Promises To Stop Re-Using Levels
BioWare brought a slew of Dragon Age concept art to PAX East over the weekend... and with it, some interesting hints about Dragon Age III. Not only may the sequel be set in Orlais (the France-inspired Southern portion of Thedas), but it will apparently pledge to stop re-using those same damn dungeons every five minutes.
Gamespot filmed the entire panel, and we've embedded the feed below. Since you're busy people, we've rounded up the pertinent info for your convenience.
Dragon Age II came under fire from critics and gamers for a number of issues, and BioWare appears to have taken the feedback to heart. First of all, a pleasingly contrite slide promised that Dragon Age III will "stop reusing levels," referencing a common criticism of the recycled dungeons that sullied the previous game. Good.
Creative director Mike Laidlaw wasn't finished, however, and instead dropped an interesting potential hint about Dragon Age III's setting.
We're looking for variety, we're looking for space, we're looking for scope, we're looking for something cool, hidden, forgotten and lost. And if we really need to go somewhere more urban, let's make sure it's not Kirkwall.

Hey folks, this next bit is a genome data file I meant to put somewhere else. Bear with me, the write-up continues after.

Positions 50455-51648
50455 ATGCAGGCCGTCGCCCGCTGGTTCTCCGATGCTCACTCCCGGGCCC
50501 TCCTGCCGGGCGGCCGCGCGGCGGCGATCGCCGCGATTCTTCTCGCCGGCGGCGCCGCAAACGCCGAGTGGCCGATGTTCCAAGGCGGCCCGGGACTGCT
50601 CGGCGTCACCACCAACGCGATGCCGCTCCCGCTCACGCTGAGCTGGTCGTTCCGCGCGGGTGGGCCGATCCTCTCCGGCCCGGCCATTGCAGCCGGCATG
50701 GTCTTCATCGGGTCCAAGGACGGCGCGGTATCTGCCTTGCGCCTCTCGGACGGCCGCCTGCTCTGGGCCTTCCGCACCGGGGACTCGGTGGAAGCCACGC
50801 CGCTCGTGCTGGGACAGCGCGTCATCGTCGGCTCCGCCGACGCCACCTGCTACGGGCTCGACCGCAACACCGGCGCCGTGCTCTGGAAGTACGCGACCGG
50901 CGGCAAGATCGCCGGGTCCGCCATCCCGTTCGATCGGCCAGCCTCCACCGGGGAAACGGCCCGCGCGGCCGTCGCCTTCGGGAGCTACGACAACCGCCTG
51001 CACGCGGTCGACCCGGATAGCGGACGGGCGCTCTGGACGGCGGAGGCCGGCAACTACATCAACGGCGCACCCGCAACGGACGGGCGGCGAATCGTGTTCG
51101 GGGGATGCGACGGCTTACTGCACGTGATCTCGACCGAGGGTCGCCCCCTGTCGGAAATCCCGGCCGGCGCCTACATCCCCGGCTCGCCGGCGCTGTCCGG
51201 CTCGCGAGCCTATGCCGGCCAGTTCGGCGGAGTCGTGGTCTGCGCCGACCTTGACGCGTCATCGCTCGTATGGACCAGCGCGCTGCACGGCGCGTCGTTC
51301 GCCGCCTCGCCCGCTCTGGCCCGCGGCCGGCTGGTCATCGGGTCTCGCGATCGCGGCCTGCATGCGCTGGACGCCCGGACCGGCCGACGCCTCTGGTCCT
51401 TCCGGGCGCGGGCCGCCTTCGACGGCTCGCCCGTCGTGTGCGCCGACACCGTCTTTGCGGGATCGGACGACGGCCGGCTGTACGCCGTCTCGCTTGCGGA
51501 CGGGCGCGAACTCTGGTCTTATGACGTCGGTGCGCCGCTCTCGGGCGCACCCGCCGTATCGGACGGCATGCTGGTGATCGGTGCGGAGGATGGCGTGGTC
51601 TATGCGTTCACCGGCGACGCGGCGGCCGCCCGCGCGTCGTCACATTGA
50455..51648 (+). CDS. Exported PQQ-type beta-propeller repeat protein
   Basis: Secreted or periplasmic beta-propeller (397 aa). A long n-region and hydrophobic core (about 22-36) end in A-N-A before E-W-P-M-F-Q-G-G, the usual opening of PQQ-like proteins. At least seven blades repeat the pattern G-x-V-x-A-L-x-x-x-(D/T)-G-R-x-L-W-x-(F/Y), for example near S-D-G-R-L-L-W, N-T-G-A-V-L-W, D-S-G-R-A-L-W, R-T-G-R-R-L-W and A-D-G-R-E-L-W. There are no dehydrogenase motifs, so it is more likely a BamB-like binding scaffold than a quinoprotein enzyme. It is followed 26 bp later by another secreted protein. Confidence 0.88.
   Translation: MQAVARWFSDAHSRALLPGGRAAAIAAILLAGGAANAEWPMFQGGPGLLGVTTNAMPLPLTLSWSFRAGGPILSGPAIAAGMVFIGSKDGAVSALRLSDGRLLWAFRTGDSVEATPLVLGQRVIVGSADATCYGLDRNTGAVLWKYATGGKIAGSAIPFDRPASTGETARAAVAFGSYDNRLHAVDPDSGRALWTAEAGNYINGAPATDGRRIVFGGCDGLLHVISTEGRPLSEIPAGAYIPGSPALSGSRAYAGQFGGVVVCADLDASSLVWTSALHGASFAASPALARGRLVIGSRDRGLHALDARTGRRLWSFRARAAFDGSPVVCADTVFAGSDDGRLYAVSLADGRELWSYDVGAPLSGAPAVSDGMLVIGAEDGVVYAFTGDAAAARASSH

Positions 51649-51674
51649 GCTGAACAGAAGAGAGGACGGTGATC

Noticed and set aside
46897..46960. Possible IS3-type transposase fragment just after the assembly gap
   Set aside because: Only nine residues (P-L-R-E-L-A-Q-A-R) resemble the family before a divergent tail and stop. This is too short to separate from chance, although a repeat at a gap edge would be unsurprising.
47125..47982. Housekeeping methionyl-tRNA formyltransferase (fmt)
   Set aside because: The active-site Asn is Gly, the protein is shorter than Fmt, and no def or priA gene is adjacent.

Maybe let's go somewhere new, somewhere that's more... French.
French? Zut alors, that would be referring to Orlais, the France-inspired region of Southern Thedas, from which the bard Leilana hails.
Laidlaw proceeded to promise that Dragon Age III will offer "Decisions That Matter" - and will take choices made in previous games into account.
We will absolutely make sure that's what we're delivering, including your previous games.
We're aware of some import problems, we're aware of some weirdness, so we're going to do everything we can to make sure that the game you want to play and the world you want to bring forward is what's happening.
Equippable followers will almost certainly return after their controversial absence from Dragon Age II. Laidlaw explained that each character would retain their own identifiable "signature look," with equipment dynamically complimenting their particular aesthetic.
We were extremely disappointed with Dragon Age II, and made no bones about it. We're hoping that the sequel will do the franchise justice and give us meaningful choices to make at both a gameplay and narrative level. Promises are very easy to make and BioWare need to deliver.